Prof. Dr. Jan Carmeliet
The Chair of Building Physics focuses on the development of new systems to conserve, produce, convert, and store energy at the building and urban scales. We develop holistic urban energy retrofit concepts based on advanced energy systems at the city quarter scale, integrating energy- positive buildings that distribute energy to other older buildings, which in turn provide energy storage. These concepts are developed for a changing urban environment and climate, taking into account the behavior of their occupants and guaranteeing such sustainable living conditions as health and well-being. Our approach encompasses multiscale observations ranging from the nanoscale of materials to the macroscale of buildings and city quarters.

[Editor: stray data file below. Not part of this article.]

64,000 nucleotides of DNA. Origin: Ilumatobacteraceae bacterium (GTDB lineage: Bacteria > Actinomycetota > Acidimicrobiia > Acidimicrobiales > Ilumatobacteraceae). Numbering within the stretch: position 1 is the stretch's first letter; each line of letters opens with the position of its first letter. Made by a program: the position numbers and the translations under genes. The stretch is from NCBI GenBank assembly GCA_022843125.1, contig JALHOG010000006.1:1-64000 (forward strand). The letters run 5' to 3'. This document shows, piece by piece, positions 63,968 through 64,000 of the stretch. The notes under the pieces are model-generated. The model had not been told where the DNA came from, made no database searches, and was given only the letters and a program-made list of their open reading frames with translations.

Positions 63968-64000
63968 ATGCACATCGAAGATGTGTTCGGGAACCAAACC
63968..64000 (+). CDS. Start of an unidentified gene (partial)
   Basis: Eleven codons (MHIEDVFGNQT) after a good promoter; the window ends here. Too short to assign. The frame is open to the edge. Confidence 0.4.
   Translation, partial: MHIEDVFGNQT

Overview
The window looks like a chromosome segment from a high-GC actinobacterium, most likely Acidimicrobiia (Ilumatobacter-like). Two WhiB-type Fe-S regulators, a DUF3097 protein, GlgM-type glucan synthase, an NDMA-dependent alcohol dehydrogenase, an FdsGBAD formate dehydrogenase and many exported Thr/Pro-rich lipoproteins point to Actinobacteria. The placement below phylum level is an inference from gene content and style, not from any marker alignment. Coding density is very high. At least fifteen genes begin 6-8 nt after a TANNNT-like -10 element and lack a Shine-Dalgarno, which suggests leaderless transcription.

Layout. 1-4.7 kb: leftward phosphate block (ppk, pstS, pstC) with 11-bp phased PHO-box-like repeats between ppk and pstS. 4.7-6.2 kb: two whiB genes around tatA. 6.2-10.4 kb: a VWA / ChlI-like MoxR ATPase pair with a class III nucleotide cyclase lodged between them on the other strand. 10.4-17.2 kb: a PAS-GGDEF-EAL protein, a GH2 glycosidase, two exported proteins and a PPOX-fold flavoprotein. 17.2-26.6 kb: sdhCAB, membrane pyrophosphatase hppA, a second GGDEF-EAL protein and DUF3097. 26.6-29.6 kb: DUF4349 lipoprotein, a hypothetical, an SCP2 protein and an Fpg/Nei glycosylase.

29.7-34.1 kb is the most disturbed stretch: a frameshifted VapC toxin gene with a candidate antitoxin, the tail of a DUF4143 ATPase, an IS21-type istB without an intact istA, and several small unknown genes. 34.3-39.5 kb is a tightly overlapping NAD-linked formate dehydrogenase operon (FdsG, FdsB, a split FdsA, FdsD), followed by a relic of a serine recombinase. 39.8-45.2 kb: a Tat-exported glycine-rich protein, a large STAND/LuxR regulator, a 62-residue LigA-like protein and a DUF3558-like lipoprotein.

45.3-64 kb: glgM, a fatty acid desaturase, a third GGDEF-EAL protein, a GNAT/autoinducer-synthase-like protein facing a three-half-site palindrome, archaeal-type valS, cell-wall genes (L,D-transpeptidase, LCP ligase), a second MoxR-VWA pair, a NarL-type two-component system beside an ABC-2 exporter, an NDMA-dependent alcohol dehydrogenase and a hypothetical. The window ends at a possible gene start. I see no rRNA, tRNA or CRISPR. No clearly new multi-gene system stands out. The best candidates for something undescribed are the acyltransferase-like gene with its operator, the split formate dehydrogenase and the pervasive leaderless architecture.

Our research focuses on:
- Creating a multiscale model that integrates the urban microclimate and energy systems at the building and city quarter scales.
- Developing and evaluating new urban energy retrofit scenarios at the city quarter scale, taking into account urban heat island effects and climatic change.
- Engineering new materials and analyzing their physical, mechanical, and chemical behavior.
Time- and spatially-resolved particle image velocimetry in the ETH/Empa atmospheric boundary layer wind tunnel and Computational Fluid Dynamics (CFD) are combined to gain understanding of the heat, air, and moisture flow at the scale of materials, building components, buildings, street canyons, and urban areas. CFD is combined with building energy simulation, mesoscopic climate, and porous material transport models.
Physical, mechanical, and chemical processes – including salt crystallization, leaching of biocides, damage, and stick-slip in granular media – are studied in porous and granular materials at nano- to macroscopic levels of observation.